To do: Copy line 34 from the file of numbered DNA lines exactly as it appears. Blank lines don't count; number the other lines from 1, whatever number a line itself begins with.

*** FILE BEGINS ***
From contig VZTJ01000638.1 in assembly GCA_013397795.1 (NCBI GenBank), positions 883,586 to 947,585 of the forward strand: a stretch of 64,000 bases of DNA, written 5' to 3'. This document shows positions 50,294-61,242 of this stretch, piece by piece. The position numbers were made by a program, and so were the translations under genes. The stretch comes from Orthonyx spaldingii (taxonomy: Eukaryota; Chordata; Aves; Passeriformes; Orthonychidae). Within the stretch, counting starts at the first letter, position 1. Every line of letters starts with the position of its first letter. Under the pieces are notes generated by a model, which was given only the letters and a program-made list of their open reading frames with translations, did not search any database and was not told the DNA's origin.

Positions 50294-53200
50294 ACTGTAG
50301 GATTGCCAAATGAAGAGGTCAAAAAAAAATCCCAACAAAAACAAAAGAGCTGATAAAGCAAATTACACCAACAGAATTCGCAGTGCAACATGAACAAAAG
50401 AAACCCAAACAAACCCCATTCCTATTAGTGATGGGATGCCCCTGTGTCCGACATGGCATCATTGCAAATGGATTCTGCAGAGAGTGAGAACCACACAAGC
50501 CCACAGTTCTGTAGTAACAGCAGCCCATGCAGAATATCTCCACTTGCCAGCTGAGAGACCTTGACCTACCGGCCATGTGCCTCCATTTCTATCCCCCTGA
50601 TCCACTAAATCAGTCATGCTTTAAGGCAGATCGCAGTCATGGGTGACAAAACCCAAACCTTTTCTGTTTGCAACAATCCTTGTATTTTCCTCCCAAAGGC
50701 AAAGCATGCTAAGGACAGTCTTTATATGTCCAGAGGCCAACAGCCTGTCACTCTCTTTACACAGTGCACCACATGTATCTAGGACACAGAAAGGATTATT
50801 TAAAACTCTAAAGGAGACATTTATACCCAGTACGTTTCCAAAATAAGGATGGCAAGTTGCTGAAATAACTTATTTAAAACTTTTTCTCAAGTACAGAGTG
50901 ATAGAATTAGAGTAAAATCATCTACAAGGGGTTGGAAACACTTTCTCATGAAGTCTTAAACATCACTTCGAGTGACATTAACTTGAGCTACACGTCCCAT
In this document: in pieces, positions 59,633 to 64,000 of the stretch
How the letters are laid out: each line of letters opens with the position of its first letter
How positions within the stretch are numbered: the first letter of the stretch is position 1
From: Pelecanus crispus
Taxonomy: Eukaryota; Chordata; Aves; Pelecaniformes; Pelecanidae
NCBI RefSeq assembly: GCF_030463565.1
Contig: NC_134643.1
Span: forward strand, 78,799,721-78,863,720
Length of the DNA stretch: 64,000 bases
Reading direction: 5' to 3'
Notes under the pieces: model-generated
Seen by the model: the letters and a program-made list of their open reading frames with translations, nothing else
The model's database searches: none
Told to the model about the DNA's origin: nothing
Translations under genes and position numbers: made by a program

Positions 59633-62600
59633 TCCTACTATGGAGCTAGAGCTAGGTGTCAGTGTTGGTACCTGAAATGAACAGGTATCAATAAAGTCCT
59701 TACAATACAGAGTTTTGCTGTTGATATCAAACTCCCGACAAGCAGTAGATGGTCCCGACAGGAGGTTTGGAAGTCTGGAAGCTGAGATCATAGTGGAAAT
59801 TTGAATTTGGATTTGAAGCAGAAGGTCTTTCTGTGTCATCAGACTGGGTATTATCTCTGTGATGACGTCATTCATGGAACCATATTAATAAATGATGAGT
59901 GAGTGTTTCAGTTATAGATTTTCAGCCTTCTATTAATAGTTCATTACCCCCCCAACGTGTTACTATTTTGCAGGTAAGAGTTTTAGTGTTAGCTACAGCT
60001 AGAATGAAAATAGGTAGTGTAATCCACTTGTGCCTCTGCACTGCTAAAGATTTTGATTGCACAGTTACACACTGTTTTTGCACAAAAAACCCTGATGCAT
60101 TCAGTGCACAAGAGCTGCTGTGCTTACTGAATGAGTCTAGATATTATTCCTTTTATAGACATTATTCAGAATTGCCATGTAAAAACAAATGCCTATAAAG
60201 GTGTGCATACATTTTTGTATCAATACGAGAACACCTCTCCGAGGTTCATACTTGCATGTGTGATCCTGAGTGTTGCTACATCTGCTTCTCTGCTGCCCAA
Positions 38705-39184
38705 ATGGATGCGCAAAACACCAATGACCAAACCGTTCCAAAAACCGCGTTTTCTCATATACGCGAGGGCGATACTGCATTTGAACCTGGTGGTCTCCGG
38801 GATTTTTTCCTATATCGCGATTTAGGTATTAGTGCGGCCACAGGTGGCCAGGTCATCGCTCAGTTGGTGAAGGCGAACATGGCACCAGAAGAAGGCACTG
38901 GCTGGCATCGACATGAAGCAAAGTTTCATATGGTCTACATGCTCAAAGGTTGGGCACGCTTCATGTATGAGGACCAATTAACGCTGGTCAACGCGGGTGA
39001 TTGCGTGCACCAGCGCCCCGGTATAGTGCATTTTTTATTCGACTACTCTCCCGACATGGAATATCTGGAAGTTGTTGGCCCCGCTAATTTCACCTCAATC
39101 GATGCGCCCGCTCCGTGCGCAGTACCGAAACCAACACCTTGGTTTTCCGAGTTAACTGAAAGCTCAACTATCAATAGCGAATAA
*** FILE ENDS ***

Positions 38705-39184